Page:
What did I say earlier? "...and suddenly the world has flipped." Because I'm a U.S. citizen, "the world" equates to whom we most relate: U.S. military powers of the Global North, such as France. They are our partners, so similar to our ideals and what we stand for; liberté, égalité, franternité. The attackers were obviously individually motivated, but it is imperative that we don't forget the historical circumstances that lead them to this destruction. 'Terrorism' is too easy of an excuse, and a cop out. Recall: humanity is complicated. Was France possibly complicit in its own disaster? How deeply are we examining the rise of the Islamic State and extremism?

The unfortunate reality is that France holds greater proximity, and thereby priority, to me than Beirut. Than Syria. Than the Congo. Violence like this is happening every fucking day, and now I'm finally reacting (aside from the occasional-but-increasingly-frequent conversations to commiserate with my friends). The world is reacting with more for France because I've been told -- we've been told -- to do so. It terrifies and disgusts me that we are normalized to the violence in other parts of the world that aren't a national priority. 

By no means am I saying that anyone in Paris, France, or the rest of the world deserved this horror. But before we begin aiming our guns and hatred, don't forget what we -- the United States, France, the Global North or dare I say, Western Imperialists --  have done to others. Our drones drop bombs on villages in Pakistan every day. We've tortured and slaughtered thousands of Iraqis as mere suspects of terrorism, whether they were complicit or not. Thousands of refugees have sacrificed absolutely everything they know to escape hell, seeking refuge in Europe and the U.S., and we refuse to open our doors widely. Where was the safe button for Beirut, bombed two days ago? Where IS the safe button for Palestinians? These people have lives, families, histories, and dreams that simply aren't acknowledged. They are portrayed as the 'Other': static, unchangeable, voiceless, inherently unrelateable. That's reflected in simplistic answers, and blanketed assumptions. We aren't granting all people the human complexity they deserve.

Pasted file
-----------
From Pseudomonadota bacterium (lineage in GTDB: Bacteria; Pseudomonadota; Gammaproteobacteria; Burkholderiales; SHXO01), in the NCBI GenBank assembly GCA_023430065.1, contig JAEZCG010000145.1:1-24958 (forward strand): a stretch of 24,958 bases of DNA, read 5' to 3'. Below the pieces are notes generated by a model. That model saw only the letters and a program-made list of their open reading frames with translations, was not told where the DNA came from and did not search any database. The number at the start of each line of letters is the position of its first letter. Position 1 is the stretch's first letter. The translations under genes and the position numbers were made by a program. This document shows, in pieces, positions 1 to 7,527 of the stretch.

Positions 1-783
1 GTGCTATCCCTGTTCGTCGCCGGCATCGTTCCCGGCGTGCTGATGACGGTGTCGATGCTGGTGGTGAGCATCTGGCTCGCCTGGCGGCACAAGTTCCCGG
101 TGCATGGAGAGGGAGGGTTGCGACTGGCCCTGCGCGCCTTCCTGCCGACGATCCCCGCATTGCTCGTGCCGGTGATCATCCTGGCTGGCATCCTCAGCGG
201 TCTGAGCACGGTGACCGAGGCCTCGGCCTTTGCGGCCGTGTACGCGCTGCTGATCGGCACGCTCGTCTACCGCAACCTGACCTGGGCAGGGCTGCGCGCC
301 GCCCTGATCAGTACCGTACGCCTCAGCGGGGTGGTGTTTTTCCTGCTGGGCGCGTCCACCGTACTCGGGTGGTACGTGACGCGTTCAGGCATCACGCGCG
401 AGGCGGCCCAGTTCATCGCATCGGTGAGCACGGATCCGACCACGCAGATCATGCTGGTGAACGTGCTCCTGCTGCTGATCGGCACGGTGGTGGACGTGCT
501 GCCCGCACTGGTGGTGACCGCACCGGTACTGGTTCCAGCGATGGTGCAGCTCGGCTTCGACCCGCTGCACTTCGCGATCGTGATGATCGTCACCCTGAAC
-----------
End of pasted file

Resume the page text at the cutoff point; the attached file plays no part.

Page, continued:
What I'm asking is to make sure you take a moment to lift the blinds on your lens. Say a prayer, send your thoughts, post your hashtags for France. Because Paris, je t'aime. I really do. But please take a moment to remember others suffering in this world. Don't ever let violence be normal. I need to remind myself this more often.

There's one last piece to my brain vomit: perhaps my guilt is misplaced. I do have tangible and psychological connections with France, so it makes sense that I would be rattled. However, as humans, what is the threshold for empathy? How much information can we actually process?Technology has allowed this endless barrage of news and sensationalism to flood our minds, so is it possible to care about everyone and everything all the time? I can't believe that it is. I think I just despise how easily our minds are interpellated to care about some more than others.

I'm not trying to be self-congratulatory. Just trying to reflect critically on what's happening, and where we go from here.

All photos my own, taken in Paris in late October 2011.

1 comment:

Cal Lee said...

Enjoy reading your piece Nicole. I think you're asking all the right questions and I think you should dive more into answering these questions with your personal perspective.